End of ADS-L Digest - 26 Apr 1998 to 27 Apr 1998


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To: Recipients of ADS-L digests

ADS-L Digest - 25 Apr 1998 to 26 Apr 1998 98-04-27 00:00:52
There are 2 messages totalling 72 lines in this issue.

Topics of the day:

1. Thole story (2)


Date: Sun, 26 Apr 1998 17:26:55 -0400
From: Beverly Flanigan
Subject: Re: Thole story

Rather than fetching for "the old" > thole/t'ole, you might want to
consider the fact that even today many South Midland speakers (and South?)
add a liquid after the back vowels, both finally and intrusively before a
following vowel. I have students at Ohio University who say "Grandmawl"
(open O plus /l/) regularly in both linking and final positions. One
recently said she doesn't speak "Appalachian" English but her "grandmawl"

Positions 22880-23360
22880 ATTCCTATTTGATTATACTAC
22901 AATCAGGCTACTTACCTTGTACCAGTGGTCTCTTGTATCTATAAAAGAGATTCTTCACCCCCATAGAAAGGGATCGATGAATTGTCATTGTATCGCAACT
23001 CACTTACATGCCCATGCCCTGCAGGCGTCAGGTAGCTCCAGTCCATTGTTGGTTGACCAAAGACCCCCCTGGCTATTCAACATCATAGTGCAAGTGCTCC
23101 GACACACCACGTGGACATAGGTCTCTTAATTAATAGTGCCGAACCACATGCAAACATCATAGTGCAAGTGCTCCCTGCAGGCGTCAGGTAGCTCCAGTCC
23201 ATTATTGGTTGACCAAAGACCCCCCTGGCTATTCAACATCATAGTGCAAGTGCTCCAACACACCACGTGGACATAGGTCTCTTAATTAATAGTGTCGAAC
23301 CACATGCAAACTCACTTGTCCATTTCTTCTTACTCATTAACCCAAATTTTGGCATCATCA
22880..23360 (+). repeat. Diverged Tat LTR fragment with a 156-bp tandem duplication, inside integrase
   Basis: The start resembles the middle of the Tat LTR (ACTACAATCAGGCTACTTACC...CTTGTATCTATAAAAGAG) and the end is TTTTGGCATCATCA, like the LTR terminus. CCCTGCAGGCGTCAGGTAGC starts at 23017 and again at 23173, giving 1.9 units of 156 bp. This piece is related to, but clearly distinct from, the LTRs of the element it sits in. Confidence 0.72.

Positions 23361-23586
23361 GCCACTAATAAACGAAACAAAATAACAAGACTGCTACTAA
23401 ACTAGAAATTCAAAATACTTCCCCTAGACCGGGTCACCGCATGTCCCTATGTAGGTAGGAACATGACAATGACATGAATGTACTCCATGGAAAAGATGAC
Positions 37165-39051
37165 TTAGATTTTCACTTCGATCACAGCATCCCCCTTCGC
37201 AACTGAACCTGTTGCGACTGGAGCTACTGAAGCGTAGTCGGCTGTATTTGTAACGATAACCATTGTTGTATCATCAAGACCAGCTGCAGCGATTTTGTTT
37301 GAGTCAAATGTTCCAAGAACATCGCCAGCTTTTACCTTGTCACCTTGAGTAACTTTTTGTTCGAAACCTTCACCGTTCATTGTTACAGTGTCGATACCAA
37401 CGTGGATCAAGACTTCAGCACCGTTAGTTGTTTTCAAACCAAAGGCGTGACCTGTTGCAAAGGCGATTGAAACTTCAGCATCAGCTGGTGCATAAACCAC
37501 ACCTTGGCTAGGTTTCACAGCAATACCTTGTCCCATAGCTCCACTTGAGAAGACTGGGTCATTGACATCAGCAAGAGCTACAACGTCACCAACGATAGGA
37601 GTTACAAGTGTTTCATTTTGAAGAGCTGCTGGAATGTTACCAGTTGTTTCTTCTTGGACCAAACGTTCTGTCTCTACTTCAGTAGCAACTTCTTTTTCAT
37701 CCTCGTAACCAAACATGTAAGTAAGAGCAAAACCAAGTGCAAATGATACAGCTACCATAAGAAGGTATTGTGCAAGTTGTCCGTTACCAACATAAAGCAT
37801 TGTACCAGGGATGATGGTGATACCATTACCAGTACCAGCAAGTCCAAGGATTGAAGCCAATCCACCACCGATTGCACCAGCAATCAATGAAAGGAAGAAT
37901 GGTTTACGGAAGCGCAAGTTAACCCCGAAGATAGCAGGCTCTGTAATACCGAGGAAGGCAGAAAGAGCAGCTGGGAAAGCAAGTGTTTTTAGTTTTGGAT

does. (Another example is 'drawling' for 'drawing,' equivalent to
intrusive /r/ in 'drawring'.) I assume the parenthetic "(tow mule?)" was
in the transcript itself? If so, it may be acknowledging the above
pronunciation, esp. since the concomitant 'a-riding' suggests SoMid/South
speech. The meaning refers to the mule pulling a canal flatboat, I would

The reverse process may be operating in the second citation, with the /l/
of 'bolts' vocalized. This is common in the Philadelphia/Baltimore area;
how far South it extends would be better known by Don Lance, Michael
Montgomery and others, I suspect. (I don't hear it in southern Ohio.) But
this assumes the word is 'bolts,' of course.

At 01:26 AM 4/25/98 +0200, you wrote:
>In the recording of an African American born circa 1855-1860, I have the
>expression "one man a-riding tole mule" (tow mule?). I think he's
>actually saying t'ole mule. Can anyone confirm that "thole" (of a horse
>or other draft animal) can mean "lead", "leading"?
>Also (for any Civil War experts out there) this speaker refers to
>cannons and wagons with /bo:ts/ on them passing through Jasper, TX. He's
>either saying "bolts" or "boats". Does anyone know if the unionest
>forces carted boats around East Texas on wagons at the close of the War?
>David Sutcliffe